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Posted: August 17, 2017

Seven-member panel to help Kasim Reed decide fate of Confederate statues, streets

Atlanta Mayor Kasim Reed on Thursday said he may know fate of Confederate statues, streets names in two months. He also decried President Trump’s Charlottesville, Va., responses. PHOTO: LEON STAFFORD/AJC
Atlanta Mayor Kasim Reed on Thursday said he may know fate of Confederate statues, streets names in two months. He also decried President Trump’s Charlottesville, Va., responses. PHOTO: LEON STAFFORD/AJC

By Leon Stafford

The Atlanta Journal-Constitution

UPDATE 8/21/2017 -- A seven-member advisory committee will help Mayor Kasim Reed decide what to do about Atlanta’s “Confederate-themed” statues and street names.   

The Atlanta City Council on Monday passed a resolution giving Reed authority to name four members to the committee while the Council names three members. The Council also agreed to allow the committee to appoint ad hoc members -- historians, residents and others -- but they will not have voting privileges.

The city is trying to decide whether to remove Confederate statues and rename streets for those fighting for the south in the Civil War or related themes.

Reed has said he hopes to have a decision made in 60 days, but the Council’s resolution added an additional 10 days to add flexibility as the November election of a new mayor, Council president and Council members nears.  

ORIGINAL STORY: Atlanta Mayor Kasim Reed said he will pull together a group of leaders to help him decide how to address growing calls to remove Confederate statues and rename streets bearing Confederate monikers.

“Over the next 60 days, we are going to take a thoughtful approach to any Confederate-themed monuments or street names,” Reed said Thursday. “I want people to know that I heard their concerns loudly and clearly.”

Atlanta residents have petitioned the city to rename roads such as Confederate Avenue and Stonewall Street as municipalities across the country grapple with objections to memorializing the nation’s painful Civil War past. Several cities, including Lexington, Ky., have decided to remove monuments to Confederate leaders such as Robert E. Lee and Stonewall Jackson, despite threats by neo-Nazi, white nationalists and KKK groups that they will march in protest.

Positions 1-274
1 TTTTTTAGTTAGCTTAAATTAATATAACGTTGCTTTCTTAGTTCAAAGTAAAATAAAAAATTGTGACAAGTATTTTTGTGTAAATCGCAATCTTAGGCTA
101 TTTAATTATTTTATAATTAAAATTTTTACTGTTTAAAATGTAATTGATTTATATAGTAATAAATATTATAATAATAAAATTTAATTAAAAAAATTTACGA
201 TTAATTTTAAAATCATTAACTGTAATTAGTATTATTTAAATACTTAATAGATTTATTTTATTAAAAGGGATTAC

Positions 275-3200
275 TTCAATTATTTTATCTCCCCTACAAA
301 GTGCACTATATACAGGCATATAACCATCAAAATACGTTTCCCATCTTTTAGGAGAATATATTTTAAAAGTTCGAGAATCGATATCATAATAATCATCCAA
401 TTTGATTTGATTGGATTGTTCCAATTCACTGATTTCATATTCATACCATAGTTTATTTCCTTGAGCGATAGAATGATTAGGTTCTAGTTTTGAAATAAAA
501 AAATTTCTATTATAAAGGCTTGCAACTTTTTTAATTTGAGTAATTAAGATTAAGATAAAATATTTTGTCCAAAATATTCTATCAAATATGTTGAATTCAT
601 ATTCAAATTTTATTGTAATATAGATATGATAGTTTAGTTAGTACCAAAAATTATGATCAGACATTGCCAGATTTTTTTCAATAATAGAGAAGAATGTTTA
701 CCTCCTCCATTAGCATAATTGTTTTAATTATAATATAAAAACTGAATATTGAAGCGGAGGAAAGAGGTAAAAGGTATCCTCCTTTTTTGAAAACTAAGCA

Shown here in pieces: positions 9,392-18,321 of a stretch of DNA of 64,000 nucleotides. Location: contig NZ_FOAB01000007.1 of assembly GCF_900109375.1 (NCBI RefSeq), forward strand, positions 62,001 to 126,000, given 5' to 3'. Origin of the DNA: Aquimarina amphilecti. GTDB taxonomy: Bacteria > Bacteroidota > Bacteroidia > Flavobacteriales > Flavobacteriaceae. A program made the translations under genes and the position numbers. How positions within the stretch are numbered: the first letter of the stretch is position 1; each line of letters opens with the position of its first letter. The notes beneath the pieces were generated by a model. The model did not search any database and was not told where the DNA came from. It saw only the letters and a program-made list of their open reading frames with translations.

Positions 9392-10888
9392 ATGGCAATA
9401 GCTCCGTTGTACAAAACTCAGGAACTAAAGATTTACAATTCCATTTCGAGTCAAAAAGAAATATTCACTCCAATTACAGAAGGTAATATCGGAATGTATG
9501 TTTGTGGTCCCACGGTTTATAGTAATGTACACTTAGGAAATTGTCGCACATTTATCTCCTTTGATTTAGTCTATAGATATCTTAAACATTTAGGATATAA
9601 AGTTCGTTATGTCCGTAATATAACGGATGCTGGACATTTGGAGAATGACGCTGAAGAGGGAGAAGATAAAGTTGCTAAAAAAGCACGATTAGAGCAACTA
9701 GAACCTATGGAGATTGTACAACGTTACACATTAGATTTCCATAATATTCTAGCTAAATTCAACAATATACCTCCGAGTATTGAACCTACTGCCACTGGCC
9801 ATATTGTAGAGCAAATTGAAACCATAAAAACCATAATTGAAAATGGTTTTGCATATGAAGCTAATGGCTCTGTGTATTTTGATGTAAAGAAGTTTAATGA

Baltimore’s mayor removed several Confederate monuments overnight earlier this week after the City Council unanimously signed off on taking them down.

A city spokeswoman said Atlanta’s Confederate-themed monuments include The Lion of the Confederacy statue in Oakland Park (erected in 1894), the Confederate Obelisk Monument in Oakland Cemetery(1874), the Peace Monument in Piedmont Park (1911), the Sidney Lanier Bust in Piedmont Park and at Oglethorpe University (1915), the Henry Grady Monument on Marietta Street (1889) and the General Walker Monument on Glenwood Avenue.

Some of the streets under consideration include Confederate Avenue in Grant Park, Stonewall Street near Northside Drive and English Avenue, which was named for former Atlanta Mayor and Civil War soldier James English. 

Reed also on Thursday decried President Donald Trump’s responses to last weekend’s violence in Charlottesville, Va.

“I think that President Trump’s response has been a national and international embarrassment,” Reed said Thursday, two days after the president gave an impromptu press conference on the deadly protests. “I thought that it was one of the most sad days of many sad days of a presidency that is disastrous for our country.”

Charlottesville paralegal Heather Heyer died and 19 people were injured after being struck last Saturday by a car allegedly driven by James Alex Fields Jr., who was seen attending a “Unite the Right” demonstration of neo-Nazis, white nationalists and members of the KKK in Charlottesville.

Many people, including Republican leadersaccused Trump of sending mixed messages on his reaction to the violence. Initially the president said that both the “Unite the Right” demonstrators and counter protesters shared the blame on Saturday. He seemed, however, to focus more on the neo-Nazis, white nationalists and Klan members on Monday.

But on Tuesday, he forcefully said again that both demonstrators and counter protesters were to blame and accused the media of ignoring unrest caused by the so-called “alt-left.”

Reed said Trump created the term “alt-left” to push a false equivalency and that he failed to support Heyer as well as two Virginia State Police officers — H. Jay Cullen and Berke M.M. Bates — who lost their lives when the helicopter they were in to monitor the rally crashed.

He said Trump failed when he tried “to be even-handed when there is clearly a right and a wrong side.”


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